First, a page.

He had forty-five minutes before he had to change clothes to join his wife for dinner at the local diner with her sister, his brother-in-law and adorable niece. Not enough time to read a chapter of Thomas Mann’s The Magic Mountain and feeling the call to the “typewriter” he began to write not knowing how to begin or how to end or what might happen in the middle.
Earlier today he had been reminded of his grandfather by the smell of tangerines. Walking down the aisle of his cavernous classroom while taking roll and warming up to the day’s psychology lesson with his students he was brought back to the grove. While these moments didn’t happen often, and oh, how even today he wished they had happened more often, the memories still smelled sweet and close to his soul. No remembrance of the conversations he had once had as a lost, lonesome, pensive, quiet boy as they strolled down a slight downhill to the giant lake at the bottom. What he remembered most were the emotions of that time.
The smell of tangerines, the sticky fingers and the sweet, tangy juice and spitting out seeds to leave just the pulp behind. Yeah, this citrus farmer’s grandson didn’t eat the “best part”, yet he wanted these moments to last forever and hoped with the hope of hopes that the walk would be long enough to make it “down to the lake”, down to Hancock Lake. These short moments were the memories of time long past of the love he felt from a grandfather, a love that would prove to outlast the separations and span across generations.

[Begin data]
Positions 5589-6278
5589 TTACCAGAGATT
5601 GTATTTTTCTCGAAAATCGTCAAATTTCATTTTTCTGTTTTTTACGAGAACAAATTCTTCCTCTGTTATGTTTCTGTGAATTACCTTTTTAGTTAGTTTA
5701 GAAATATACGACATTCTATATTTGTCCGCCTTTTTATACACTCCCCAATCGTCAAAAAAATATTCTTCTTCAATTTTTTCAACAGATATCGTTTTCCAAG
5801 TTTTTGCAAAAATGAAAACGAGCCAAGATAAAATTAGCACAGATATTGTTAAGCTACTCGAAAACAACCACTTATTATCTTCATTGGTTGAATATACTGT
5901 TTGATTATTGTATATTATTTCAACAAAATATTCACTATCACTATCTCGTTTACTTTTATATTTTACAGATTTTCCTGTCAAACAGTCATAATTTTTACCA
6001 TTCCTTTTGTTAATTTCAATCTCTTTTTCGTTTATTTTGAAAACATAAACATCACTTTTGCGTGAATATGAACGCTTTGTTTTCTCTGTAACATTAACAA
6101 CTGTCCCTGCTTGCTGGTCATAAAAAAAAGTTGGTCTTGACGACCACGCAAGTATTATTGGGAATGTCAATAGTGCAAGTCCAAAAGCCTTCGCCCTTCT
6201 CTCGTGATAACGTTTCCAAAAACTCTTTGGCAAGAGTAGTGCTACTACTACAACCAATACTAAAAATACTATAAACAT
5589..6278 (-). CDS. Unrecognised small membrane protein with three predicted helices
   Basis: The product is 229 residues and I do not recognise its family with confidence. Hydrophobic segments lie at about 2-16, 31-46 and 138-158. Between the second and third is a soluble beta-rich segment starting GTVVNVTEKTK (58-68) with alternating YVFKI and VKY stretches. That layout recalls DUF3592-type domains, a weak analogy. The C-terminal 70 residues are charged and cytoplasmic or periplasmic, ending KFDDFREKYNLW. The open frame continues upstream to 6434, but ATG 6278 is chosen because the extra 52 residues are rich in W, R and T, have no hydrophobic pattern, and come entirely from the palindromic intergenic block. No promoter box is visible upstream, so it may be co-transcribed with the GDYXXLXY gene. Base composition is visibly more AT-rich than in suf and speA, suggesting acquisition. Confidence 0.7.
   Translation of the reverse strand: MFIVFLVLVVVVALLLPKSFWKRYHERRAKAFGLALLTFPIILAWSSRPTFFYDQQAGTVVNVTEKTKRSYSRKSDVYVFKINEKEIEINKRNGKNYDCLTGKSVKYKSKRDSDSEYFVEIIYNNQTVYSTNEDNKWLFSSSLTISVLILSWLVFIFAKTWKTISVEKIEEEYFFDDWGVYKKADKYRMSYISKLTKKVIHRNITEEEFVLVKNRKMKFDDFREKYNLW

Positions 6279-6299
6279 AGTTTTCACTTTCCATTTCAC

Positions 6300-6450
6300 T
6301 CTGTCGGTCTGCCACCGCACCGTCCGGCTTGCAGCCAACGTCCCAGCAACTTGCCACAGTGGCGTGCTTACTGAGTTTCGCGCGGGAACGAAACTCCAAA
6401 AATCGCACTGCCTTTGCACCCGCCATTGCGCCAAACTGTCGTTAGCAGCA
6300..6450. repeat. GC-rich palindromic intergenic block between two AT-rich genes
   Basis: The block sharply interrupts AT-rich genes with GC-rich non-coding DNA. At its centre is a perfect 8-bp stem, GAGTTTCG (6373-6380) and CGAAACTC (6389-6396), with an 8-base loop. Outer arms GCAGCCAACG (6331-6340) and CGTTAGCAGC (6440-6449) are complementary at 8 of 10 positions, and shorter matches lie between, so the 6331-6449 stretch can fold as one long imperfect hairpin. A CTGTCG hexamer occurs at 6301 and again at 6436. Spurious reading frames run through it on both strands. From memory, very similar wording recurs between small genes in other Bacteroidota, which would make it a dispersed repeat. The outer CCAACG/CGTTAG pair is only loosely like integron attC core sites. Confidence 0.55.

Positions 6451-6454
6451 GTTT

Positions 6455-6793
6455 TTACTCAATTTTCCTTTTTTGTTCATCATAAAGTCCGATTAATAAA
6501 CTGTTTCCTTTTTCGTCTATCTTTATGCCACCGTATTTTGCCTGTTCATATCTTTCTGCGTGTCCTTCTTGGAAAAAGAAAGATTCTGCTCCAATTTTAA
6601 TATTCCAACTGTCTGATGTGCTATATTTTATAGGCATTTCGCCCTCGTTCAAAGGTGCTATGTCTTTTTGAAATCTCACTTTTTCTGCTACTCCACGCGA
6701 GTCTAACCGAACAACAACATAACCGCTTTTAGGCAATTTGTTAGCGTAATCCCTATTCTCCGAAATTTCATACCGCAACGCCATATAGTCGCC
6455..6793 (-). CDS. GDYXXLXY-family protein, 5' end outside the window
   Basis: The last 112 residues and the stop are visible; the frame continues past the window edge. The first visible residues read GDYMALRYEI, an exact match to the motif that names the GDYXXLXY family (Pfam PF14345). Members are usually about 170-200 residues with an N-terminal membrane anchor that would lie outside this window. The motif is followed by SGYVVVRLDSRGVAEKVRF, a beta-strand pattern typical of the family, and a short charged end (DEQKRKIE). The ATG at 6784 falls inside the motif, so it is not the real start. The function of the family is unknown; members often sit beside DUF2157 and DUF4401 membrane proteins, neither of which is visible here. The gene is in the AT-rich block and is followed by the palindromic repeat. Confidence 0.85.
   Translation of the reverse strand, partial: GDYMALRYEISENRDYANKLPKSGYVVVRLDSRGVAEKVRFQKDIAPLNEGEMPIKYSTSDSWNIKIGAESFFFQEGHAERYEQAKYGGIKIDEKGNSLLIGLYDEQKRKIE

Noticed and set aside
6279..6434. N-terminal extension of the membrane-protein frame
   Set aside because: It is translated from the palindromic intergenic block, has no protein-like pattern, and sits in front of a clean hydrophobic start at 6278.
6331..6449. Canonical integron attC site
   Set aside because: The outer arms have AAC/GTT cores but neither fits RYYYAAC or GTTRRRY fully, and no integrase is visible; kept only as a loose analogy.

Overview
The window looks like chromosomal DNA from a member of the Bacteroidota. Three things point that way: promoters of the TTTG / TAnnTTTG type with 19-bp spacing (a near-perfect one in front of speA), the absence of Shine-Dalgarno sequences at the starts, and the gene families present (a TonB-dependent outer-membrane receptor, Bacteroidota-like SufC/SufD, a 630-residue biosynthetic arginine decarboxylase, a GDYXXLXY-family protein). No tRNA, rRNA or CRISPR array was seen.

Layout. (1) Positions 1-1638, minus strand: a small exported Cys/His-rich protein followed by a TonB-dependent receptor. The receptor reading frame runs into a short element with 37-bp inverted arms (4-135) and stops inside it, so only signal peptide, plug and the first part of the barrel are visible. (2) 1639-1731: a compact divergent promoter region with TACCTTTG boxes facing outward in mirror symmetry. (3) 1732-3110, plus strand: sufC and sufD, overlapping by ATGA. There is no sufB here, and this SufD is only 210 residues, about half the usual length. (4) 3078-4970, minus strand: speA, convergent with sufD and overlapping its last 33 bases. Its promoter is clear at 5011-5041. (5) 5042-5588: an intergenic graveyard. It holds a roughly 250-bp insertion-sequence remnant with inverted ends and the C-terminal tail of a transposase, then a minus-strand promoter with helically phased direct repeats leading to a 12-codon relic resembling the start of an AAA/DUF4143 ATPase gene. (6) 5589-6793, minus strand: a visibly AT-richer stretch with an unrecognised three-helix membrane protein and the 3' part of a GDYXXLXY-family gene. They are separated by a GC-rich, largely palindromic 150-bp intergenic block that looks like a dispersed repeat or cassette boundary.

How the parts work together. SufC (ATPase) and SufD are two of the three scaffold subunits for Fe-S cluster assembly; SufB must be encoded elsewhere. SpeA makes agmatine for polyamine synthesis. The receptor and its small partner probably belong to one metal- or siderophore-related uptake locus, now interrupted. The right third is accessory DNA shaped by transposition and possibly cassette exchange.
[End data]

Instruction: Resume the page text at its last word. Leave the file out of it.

Only a year ago, he was burying his own father in a grave plot across that lake from the spot he used to walk to or hope a walk would last long enough to make it to. The lake was as blue as he could remember it. The wind through the ancient oaks surrounded by grove was as soothing as the wise voice of his papaw and he thought he could almost feel his comforting spirit moving through the trees. Surrounded by family history, still a mystery to a lost child of divorce, separated family, late night Christmas eve drives down the same rollercoaster roads, pit in stomach, reliving the separation with each reunion.
He was gone. The man whose last words were apologies, “I’m sorry son”, was being laid to rest today. Touching the casket to say Good-bye with fingers that were once sticky sweet and smelling the citrus notes in the air reminded him of lost days gone by, of the pure moments of unconditional love he felt from this man’s father that gave him strength to be a man.
Looking through the massive oaks, down a slight hill from where he sat surrounded by his own two sons at the bluest blue of that lake, his soul began swimming in elegiac dreams of what could have been and what now could be. Rest in Peace, Dad, Rest in Peace.